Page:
US healthcare giant Johnson & Johnson was fined $572 million (Dh2.1 billion) for its role in fuelling Oklahoma’s opioid addiction “crisis” that caused thousands of deaths, a judge ruled in a landmark decision for the American judiciary.
Despite the penalty, shares of the drug maker rose as much as 5.5 per cent on the New York Stock Exchange yesterday. Investors were buoyed after the company took less of a hit than expected in the ruling. Analysts had expected a fine of around $2bn.
The case was the first to go to trial out of the 2,000 lawsuits against pharmaceutical companies and distributors, filed by state and local governments seeking compensation for the opioid issue. The problem has caused nearly 400,000 deaths in the US between 1999 and 2017, with 6,000 reported in Oklahoma alone.
Calling Johnson & Johnson an opioid "kingpin", lawyers said its marketing strategy led doctors to overprescribe drugs, which caused a surge in deaths by overdose in Oklahoma.
"We showed how the company repeatedly ignored warnings by the federal governments and its own scientific advisers about the dangers of its drugs and the risks of marketing its products the way it did," said Oklahoma attorney general Mike Hunter.
“We have proven that Johnson & Johnson has built its billion dollar brand out of greed and on the backs of pain and suffering of innocent people,” he said.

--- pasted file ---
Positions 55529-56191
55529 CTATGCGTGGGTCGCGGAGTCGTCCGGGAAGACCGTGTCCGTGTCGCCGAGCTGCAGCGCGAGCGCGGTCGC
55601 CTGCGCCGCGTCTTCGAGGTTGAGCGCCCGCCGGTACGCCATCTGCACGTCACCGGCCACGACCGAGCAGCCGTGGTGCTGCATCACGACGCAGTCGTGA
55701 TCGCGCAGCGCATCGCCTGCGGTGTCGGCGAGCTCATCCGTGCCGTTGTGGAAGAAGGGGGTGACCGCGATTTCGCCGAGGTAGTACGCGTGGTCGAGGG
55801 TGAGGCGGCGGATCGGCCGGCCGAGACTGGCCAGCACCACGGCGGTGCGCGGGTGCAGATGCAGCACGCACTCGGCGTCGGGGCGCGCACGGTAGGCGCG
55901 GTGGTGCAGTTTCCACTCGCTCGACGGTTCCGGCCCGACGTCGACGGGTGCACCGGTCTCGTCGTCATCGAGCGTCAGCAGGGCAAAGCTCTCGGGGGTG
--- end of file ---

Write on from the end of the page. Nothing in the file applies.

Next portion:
Johnson & Johnson argued that its marketing claims had scientific support and its painkillers accounted for a tiny fraction of opioids prescribed in Oklahoma.
"The decision in this case is flawed. The state failed to present evidence that the company's products or actions caused a public nuisance in Oklahoma," the company wrote on its website after the ruling.
Johnson & Johnson also said it would appeal the decision.
During the verdict, Judge Thad Balkman of Cleveland County District Court in Norman, Oklahoma, said prosecutors had demonstrated that Johnson & Johnson contributed to a “public nuisance” in its deceptive promotion of highly addictive prescription painkillers.
"Those actions compromised the health and safety of thousands of Oklahomans. The opioid crisis is an imminent danger and menace to Oklahomans," Judge Balkman said.
The payment would be used for the care and treatment of opioid addicts, he said.
Shares of other drug makers that sell opioid painkillers and are defending against similar lawsuits also rose after-hours, including Teva Pharmaceutical Industries and Endo International.
“The market will extrapolate this as a positive to the other opioid-related stocks,” Wells Fargo analyst David Maris wrote in a note to investors.